After the vote that took place early October in Strasbourg, the path is clear for the Paris Climate Agreement to become effective: A large majority of the 610 European delegates voted in favor of the agreement that had been negotiated one year ago in Paris, 39 delegates voted against it and 31 decided to abstain from voting.
In order for the agreement to become effective, two conditions had to be met:
The first one being that states with a total amount of at least 55 percent of worldwide carbon emission had to ratify the agreement. The second one requiring overall at least 55 states to agree. Since more than 55 states had already agreed to the contract, the European vote was mainly important to cross the 55 percent carbon emission threshold.
The European Union is responsible for 12 percent of worldwide carbon emission, ranking third behind China with 25 and the US with 15 percent. The consent of those major industrial states marks a historical moment, since the climate agreement legally binds them to the contract’s terms. However, failure to comply with their respective commitments will not lead to legal actions against the countries.
The Paris Climate Agreement is the successor to the Kyoto Protocol from 1997 and will become effective in the year 2020, meaning that by this point all the climate protection measurements have to be implemented. The ultimate goal of the agreement is to limit global warming to less than 2° Celsius as well as international carbon emissions being equal to the amount that can simultaneously be absorbed, achieving so called carbon neutrality.
To reach this goal, usage of fossil resources such as coal, oil and gas has to be stopped between 2050 and 2070. Therefore, more emphasis will be put on renewable energy and reforestation. Since emerging and developing countries will not be able to implement those goals without financial support, €90 billion financial aid will be provided by industrial countries every year from 2020 to 2025.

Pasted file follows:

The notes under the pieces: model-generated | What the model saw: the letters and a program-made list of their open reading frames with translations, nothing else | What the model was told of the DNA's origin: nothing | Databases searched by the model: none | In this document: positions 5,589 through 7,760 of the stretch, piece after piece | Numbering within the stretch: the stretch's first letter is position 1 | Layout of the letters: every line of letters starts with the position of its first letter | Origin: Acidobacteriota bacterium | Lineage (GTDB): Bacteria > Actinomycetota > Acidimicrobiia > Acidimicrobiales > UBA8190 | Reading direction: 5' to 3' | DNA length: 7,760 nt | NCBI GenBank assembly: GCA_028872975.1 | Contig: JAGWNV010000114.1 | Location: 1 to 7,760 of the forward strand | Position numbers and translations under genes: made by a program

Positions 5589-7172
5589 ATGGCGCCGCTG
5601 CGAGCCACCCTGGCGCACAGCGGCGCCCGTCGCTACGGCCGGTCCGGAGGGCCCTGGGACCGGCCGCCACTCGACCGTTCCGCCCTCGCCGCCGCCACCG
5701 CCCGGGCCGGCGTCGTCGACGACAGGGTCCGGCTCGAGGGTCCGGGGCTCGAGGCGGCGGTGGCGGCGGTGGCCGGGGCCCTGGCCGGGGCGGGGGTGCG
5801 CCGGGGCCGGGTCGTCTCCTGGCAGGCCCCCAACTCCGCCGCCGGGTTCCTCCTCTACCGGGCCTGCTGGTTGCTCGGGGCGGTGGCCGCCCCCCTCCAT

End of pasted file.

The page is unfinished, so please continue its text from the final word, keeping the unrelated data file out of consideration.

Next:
European delegate and member of the German conservative party CDU, Karl-Heinz Florenz commented on the entry into force of the agreement by stating that this is a clear signal towards the economy: “Sustainable investments are the key for future-oriented, successful industrial policy. We have a responsibility to our children that requires us to change the way we treat our planet.”
Despite this positive picture, it is important to mention that some European countries expressed concern about the compliance of the agreement.
Poland for example, a country that heavily relies on sourcing its energy from coal power plants, will face high financial expenses.
Regardless, the World Climate Agreement is an important component in the global structure for a sustainable future and should be connected with the “Sustainable Development Goals” of the Agenda 2030. The agreement will operate as a catalyst for national efforts to stop global warming while also being an international connection between countries working towards a common goal.
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